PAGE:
Spinal cord stimulation has significant implications for the healthcare system offering a safe reversible treatment modality with a limited side effect profile. To ensure the deliverance of a high-standard quality of care spinal cord stimulation should be provided in small well-resourced centres able to address the aftercare needs of this patient cohort. Cost-effectiveness and efficacy are fundamental if SCS is to be accepted as the therapy of choice by the public, physicians, and the healthcare decision makers. Earlier introduction of the technique may prove to be critical. Research into the mechanism of pain, the diseases, and the action of SCS requires randomized control trials (RCTs). The inability (a) to blind patients (owning to the paraesthesia), (b) to select a comparative therapy (medical, surgical, rehabilitation), and/or (c) to address the ethical implications to participate in a trial are specific issues in the design of such a RCT.

As the evidence of efficacy improves and the number of indications increases, the interest in the neuromodulation and SCS will undoubtedly increase. SCS is minimally invasive, safe, and reversible treatment modality with limited side effect profile. It is only through the combined efforts of the biomedical industry, basic science researchers, and frontline healthcare providers will the technological advancements already made in this area continue to make significant clinical impact on the patients of tomorrow.

References

  1. E. S. Krames, P. H. Peckham, A. R. Rezai, and F. Aboelsaad, “What is neuromodulation?” in Neuromodulation, Krames, et al., Ed., pp. 3–8, Elsevier, 2009.
  2. D. Kellaway, “The william osler medical essay; the part played by electric fish in the early history of bioelectricity and electrotherapy,” Bulletin of the History of Medicine, vol. 20, pp. 112–137, 1946.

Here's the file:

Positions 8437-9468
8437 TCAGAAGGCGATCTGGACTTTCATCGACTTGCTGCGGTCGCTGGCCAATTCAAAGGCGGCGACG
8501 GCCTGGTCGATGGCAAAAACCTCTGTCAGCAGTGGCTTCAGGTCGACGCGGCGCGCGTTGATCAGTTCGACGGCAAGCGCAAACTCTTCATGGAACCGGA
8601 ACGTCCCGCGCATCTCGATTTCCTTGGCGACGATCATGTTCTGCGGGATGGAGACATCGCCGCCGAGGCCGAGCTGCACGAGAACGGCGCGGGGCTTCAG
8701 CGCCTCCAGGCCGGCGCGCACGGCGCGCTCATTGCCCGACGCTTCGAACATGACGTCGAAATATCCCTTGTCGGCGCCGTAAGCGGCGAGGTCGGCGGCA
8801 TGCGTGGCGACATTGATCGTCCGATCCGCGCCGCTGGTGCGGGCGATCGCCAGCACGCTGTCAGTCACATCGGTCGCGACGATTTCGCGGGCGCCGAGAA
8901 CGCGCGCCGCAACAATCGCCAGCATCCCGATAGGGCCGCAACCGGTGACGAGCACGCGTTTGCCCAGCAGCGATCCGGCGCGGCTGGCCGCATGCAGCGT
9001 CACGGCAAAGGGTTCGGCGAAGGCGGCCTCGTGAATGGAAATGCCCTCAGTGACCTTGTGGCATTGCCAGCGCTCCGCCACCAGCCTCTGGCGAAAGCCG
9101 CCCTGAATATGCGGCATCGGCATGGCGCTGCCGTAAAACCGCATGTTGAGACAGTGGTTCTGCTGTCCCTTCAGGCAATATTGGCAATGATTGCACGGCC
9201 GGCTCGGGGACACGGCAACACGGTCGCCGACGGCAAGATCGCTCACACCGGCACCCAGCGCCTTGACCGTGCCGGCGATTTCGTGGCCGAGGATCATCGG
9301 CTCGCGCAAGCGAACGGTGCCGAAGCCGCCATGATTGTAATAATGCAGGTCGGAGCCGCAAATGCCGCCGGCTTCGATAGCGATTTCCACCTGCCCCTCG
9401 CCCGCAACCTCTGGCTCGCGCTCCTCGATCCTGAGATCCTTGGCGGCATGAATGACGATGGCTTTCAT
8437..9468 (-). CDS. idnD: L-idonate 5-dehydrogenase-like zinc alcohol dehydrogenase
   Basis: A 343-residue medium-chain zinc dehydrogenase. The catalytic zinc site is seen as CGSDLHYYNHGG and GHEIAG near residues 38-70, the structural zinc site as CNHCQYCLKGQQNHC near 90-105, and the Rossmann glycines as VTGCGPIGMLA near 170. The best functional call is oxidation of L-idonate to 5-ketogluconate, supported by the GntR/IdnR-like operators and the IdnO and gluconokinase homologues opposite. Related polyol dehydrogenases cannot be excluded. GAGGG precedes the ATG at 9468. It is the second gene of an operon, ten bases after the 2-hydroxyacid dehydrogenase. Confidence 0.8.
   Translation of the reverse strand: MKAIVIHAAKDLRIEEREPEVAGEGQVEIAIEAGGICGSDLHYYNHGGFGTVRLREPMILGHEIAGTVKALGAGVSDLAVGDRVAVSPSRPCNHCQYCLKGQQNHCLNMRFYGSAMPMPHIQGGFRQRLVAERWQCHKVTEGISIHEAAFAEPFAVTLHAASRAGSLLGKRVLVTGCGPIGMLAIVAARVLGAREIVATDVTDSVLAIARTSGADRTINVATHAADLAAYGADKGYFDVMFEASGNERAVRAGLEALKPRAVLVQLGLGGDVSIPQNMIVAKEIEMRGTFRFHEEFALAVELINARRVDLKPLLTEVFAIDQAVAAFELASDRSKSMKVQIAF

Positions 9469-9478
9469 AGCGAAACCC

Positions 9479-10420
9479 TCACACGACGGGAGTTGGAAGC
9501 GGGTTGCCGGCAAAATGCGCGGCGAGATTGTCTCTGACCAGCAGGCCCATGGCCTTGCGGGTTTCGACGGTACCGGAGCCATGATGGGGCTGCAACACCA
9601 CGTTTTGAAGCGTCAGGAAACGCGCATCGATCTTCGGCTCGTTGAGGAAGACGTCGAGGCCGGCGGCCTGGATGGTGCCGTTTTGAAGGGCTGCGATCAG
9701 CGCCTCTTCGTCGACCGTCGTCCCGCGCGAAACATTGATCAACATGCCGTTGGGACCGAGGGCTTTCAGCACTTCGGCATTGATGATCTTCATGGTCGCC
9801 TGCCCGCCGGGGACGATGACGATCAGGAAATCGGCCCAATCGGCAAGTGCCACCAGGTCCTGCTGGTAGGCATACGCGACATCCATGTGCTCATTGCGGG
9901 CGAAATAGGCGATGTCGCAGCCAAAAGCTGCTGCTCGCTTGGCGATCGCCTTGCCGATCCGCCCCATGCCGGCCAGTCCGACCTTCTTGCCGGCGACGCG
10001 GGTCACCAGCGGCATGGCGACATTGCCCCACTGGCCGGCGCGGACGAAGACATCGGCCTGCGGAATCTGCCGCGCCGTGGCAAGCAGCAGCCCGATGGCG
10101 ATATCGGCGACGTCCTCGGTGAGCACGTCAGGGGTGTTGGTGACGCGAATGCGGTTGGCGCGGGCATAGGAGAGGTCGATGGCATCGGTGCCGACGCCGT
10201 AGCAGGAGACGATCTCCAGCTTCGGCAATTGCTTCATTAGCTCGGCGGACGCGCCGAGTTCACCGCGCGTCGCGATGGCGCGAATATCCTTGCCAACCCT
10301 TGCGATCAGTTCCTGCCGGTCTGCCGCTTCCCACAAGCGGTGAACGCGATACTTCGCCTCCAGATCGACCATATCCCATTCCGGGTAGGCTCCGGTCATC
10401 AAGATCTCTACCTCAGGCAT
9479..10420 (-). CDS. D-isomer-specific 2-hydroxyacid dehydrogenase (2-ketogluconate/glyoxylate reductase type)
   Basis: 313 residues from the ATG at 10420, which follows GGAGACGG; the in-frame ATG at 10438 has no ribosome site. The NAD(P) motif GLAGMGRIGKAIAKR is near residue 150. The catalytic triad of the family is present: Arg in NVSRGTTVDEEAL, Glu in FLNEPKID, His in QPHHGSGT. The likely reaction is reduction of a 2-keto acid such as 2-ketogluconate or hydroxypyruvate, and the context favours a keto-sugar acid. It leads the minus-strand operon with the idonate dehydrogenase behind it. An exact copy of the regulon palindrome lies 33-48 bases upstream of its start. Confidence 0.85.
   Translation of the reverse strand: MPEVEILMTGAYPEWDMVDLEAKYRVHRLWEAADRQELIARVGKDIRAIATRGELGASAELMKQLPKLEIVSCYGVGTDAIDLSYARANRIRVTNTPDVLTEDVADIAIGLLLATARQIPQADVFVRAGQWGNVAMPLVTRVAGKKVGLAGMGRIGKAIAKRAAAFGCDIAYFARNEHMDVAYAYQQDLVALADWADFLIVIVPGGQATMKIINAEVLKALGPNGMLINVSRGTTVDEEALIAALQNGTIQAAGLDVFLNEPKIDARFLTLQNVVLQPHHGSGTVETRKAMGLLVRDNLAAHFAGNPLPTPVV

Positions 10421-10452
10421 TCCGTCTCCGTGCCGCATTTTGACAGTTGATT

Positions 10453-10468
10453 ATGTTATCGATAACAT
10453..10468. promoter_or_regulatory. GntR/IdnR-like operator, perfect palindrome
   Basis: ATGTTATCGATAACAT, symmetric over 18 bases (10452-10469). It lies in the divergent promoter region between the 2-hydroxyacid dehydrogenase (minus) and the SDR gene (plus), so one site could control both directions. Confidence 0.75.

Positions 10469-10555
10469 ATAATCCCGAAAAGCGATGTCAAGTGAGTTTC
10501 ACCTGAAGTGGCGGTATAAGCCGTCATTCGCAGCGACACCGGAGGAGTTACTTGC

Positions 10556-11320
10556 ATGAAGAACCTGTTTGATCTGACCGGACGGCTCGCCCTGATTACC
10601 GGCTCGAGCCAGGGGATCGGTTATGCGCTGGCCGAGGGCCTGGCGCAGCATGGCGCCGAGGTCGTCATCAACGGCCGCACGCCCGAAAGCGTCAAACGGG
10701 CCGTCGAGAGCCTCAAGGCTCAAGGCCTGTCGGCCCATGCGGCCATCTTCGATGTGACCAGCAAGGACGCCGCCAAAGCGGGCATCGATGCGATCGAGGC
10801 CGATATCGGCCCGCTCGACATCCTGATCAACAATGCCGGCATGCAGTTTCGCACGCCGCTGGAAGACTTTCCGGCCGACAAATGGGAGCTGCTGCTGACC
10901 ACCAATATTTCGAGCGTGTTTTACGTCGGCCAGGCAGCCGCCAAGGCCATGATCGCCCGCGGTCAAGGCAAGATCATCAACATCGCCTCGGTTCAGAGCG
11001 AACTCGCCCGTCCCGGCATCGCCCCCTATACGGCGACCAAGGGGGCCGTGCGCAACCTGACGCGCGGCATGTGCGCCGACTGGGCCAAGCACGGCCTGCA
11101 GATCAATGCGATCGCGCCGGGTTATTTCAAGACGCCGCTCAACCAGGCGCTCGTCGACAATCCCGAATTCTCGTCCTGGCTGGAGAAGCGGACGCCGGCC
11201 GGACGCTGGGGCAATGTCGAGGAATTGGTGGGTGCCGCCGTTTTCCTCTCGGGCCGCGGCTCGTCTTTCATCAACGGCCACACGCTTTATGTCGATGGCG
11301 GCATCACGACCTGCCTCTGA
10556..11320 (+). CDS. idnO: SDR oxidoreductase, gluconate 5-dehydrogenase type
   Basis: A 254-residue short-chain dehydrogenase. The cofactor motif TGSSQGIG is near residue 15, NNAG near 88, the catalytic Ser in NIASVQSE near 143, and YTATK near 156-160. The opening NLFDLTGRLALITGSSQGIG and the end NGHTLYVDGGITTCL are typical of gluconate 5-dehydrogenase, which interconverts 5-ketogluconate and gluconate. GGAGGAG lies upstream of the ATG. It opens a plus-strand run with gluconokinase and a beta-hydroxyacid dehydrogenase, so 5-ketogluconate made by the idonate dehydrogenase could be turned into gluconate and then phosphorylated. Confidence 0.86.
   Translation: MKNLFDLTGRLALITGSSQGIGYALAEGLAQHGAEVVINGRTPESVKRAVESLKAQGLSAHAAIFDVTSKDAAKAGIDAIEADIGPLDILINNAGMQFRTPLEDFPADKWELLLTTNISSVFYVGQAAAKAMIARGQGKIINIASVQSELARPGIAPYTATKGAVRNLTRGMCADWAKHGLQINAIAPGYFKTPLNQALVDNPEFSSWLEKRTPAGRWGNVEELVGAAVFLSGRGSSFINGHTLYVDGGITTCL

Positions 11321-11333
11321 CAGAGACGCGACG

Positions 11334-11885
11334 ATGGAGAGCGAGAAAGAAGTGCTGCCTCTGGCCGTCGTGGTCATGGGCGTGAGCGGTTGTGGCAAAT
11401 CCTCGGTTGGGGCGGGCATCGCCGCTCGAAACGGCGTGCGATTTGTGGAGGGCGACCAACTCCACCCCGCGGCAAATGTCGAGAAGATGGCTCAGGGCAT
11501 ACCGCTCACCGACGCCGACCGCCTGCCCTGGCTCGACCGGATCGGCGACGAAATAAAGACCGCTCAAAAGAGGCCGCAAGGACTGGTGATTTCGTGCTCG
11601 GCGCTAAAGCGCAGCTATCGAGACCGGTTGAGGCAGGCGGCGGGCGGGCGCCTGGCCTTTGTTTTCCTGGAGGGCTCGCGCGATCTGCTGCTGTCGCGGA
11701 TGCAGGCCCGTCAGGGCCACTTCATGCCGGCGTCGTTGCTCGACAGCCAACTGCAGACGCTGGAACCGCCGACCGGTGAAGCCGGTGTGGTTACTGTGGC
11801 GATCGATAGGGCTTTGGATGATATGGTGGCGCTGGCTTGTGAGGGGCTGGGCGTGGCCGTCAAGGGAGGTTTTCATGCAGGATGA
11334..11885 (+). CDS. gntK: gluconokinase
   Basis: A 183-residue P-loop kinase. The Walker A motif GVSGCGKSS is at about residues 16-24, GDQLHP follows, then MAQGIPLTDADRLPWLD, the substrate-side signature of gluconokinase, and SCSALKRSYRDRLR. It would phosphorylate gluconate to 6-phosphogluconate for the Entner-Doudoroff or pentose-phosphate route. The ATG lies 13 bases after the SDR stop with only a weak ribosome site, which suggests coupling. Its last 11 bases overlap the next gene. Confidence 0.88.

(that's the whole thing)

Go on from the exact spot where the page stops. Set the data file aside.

3. R. M. Macklis, “Magnetic healing, quackery, and the debate about the health effects of electromagnetic fields,” Annals of Internal Medicine, vol. 118, no. 5, pp. 376–383, 1993. View at Scopus
  4. R. Melzack and P. D. Wall, “Pain mechanisms: a new theory,” Science, vol. 150, no. 3699, pp. 971–979, 1965. View at Scopus
  5. U. Rossi, “The history of electrical stimulation of the nervous system for the control of pain,” in Electric Stimulation and the Relief of Pain, B. A. Simpson, Ed., pp. 5–16, Elsevier, London, UK, 2003.
  6. A. Foletti, A. Durrer, and E. Buchser, “Neurostimulation technology for the treatment of chronic pain: a focus on spinal cord stimulation,” Expert Review of Medical Devices, vol. 4, no. 2, pp. 201–214, 2007. View at Publisher · View at Google Scholar · View at PubMed · View at Scopus
  7. C. N. Shealy, J. T. Mortimer, and J. B. Reswick, “Electrical inhibition of pain by stimulation of the dorsal columns: preliminary clinical report,” Anesthesia and Analgesia, vol. 46, no. 4, pp. 489–491, 1967. View at Scopus
  8. J. Holsheimer and J. J. Struijk, “How do geometric factors influence epidural spinal cord stimulation? A quantitative analysis by computer modeling,” Stereotactic and Functional Neurosurgery, vol. 56, no. 4, pp. 234–249, 1991. View at Scopus
  9. J. Holsheimer and W. A. Wesselink, “Optimum electrode geometry for spinal cord stimulation: the narrow bipole and tripole,” Medical and Biological Engineering and Computing, vol. 35, no. 5, pp. 493–497, 1997. View at Publisher · View at Google Scholar · View at Scopus
  10. J. Holsheimer, J. J. Struijk, and N. R. Tas, “Effects of electrode geometry and combination on nerve fibre selectivity in spinal cord stimulation,” Medical and Biological Engineering and Computing, vol. 33, no. 5, pp. 676–682, 1995. View at Publisher · View at Google Scholar · View at Scopus
  11. N. J. M. Rijkhoff, J. Holsheimer, F. M. J. Debruyne, and H. Wijkstra, “Modelling selective activation of small myelinated nerve fibres using a monopolar point electrode,” Medical and Biological Engineering and Computing, vol. 33, no. 6, pp. 762–768, 1995. View at Publisher · View at Google Scholar · View at Scopus
  12. J. J. Struijk, J. Holsheimer, and H. B.K. Boom, “Excitation of dorsal root fibers in spinal cord stimulation: a theoretical study,” IEEE Transactions on Biomedical Engineering, vol. 40, no. 7, pp. 632–639, 1993. View at Publisher · View at Google Scholar · View at PubMed
  13. L. Manola, J. Holsheimer, P. H. Veltink, K. Bradley, and D. Peterson, “Theoretical investigation into longitudinal cathodal field steering in spinal cord stimulation,” Neuromodulation, vol. 10, no. 2, pp. 120–132, 2007. View at Publisher · View at Google Scholar · View at Scopus
  14. B. A. Simpson, “Spinal cord stimulation,” Pain Reviews, vol. 1, pp. 199–230, 1994.